The Reject ReportCould have been a B-. Maybe even a C+. The point being X-Men: First Class rose to a somewhat acceptable occasion, about what was expected. Especially by analysts who realized the film wasn’t being backed by Hugh Jackman, the first time in the franchise, and was comprised of an entirely new cast. Add into that mix the idea that X-Men: The Last Stand and X-Men Origins: Wolverine were both such colossal disappointments, and it seems X-Men: First Class did rather well despite all it has going against it.

It still opened larger than 2000’s original X-Men, but the film still came in fourth among the franchise’s debuts.
Given the film’s $160m reported budget, it would seem a long shot for Fox to continue along this First Class storyline. Much to the disappointment of many who saw it, the next film in the X-Men franchise could be something a little more status quo. Deadpool is the assumed next film, but that could change for something a bit more Wolverine-centric given the tough time they had convincing people to see First Class. We could very well be hearing news this week about a director coming on board to take over the Wolverine 2 directing spot left by Darren Aronofsky in March.

Elsewhere this weekend, The Hangover Part II spent another night in Bangkok. Yes. That line just happened. It was down over 60% from its spectacular debut but was still able to muster up over $30m in second weekend tick sales. By comparison, The Hangover dropped 27.1% its second weekend in 2009. As it stands, the sequel is primed to jump over the $200m bar by week’s end and will likely take over Fast Five as the biggest movie of 2011 as well. It’s almost a three-way race at this point for the 2011 top title between those two and Pirates of the Caribbean 4, which will probably get over $200m by the end of next weekend.

Woody Allen and Terrence Malick continue to dominate the current arthouse scene. Allen’s Midnight in Paris made it into the Top 10 for a second weekend in a row, growing its total domestic box office to nearly $7m. Tree of Life wasn’t able to best Midnight in Paris’ per theater average numbers but still brought in $621,000 on 20 screens. Its release will likely continue to expand in the coming weeks. As it stands, Tree of Life has brought in $1.2m in total domestic sales.

Plus, did you know The King’s Speech PG-13 Version is still out there in 16 theaters, and it made $7500 this weekend? Bomb.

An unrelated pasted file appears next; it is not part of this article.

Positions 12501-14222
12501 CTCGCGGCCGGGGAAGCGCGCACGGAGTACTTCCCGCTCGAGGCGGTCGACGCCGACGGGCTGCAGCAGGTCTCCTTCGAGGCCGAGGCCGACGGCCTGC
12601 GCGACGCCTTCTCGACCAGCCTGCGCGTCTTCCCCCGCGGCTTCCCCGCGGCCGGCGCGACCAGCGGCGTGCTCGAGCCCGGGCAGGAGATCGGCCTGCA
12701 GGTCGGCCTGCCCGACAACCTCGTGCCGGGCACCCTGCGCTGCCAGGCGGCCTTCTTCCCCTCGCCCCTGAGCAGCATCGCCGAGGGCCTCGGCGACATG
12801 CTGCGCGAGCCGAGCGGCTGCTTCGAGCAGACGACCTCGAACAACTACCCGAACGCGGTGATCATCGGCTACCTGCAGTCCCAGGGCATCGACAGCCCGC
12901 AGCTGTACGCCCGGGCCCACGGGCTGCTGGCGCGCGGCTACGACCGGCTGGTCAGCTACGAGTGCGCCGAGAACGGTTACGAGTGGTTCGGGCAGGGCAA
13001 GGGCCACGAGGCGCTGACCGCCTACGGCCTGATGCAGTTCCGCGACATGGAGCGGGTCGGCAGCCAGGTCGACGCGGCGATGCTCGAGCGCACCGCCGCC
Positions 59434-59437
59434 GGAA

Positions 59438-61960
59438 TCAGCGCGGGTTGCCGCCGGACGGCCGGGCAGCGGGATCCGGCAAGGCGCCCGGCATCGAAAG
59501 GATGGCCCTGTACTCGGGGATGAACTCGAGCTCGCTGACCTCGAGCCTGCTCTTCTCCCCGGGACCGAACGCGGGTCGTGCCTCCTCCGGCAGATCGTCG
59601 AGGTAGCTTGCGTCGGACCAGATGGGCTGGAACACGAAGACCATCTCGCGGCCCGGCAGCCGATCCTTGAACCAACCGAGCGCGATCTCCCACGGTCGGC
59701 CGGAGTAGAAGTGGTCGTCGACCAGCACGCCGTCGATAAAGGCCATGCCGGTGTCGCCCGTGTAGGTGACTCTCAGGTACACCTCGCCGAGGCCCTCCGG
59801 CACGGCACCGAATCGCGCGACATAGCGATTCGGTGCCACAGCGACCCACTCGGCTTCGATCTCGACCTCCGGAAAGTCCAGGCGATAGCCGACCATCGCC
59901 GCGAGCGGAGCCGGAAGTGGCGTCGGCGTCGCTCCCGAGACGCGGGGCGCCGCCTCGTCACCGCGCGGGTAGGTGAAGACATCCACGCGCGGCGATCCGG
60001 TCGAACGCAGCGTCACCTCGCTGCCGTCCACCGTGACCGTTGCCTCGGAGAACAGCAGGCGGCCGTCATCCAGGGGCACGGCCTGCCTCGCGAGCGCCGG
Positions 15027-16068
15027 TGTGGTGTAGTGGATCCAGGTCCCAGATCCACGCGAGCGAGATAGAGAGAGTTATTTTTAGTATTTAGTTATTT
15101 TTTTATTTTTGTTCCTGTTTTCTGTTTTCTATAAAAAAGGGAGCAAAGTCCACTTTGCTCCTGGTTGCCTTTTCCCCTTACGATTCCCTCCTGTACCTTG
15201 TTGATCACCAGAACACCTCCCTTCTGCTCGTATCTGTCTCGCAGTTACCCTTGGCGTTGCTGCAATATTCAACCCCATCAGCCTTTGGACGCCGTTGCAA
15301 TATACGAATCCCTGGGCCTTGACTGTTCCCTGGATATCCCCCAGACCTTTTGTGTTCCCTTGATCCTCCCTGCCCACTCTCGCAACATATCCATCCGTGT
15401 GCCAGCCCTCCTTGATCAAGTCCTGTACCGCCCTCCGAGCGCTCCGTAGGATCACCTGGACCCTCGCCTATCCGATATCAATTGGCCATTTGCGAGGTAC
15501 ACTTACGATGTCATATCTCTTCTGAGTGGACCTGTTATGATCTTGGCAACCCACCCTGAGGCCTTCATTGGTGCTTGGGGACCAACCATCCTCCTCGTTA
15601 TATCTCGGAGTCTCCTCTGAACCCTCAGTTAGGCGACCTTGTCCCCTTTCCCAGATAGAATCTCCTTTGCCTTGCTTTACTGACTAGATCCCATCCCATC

Here’s how the weekend broke down:

  1. X-Men: First Class – $56m NEW
  2. The Hangover Part II – $32.4m (-62.2%) $186.8m total
  3. Kung Fu Panda 2 – $24.3m (-49%) $100.4m total
  4. Pirates of the Caribbean: On Stranger Tides – $18m (-54.8%) $190.2m total
  5. Bridesmaids – $12.1m (-26.7%) $107.2m total
  6. Thor – $4.2m (-55.9%) $169m total
  7. Fast Five – $3.2m (-49.4%) $202m total
  8. Midnight in Paris – $2.9m (+51.1%) $6.9m total
  9. Jumping the Broom – $.8m (-52.6%) $35.9m total
  10. Something Borrowed – $.8m (-55.1%) $36.6m total

That amasses to $154.7m for the top 10, and for a second week in a row I have to admit my incorrectness. Between First Class performing just a bit south of expectations and The Hangover Part II having a pretty steep drop, the weekend wasn’t able to top $200 million. Still, the total numbers are quite decent considering only one film was new and didn’t have record-setting numbers.

Next weekend may have some movie-goers seeing disappointment in another highly anticipated project. Judy Moody and the NOT Bummer Summer sees release, and if its numbers don’t hit $75 million, I’ll eat my shoe. But seriously, J.J. Abrams’s Super 8 also comes out, and it could be a battle for the film, which isn’t backed by any kind of brand loyalty, to see acceptable numbers.

We’ll be back on Thursday night to see how the weekend is shaping up.


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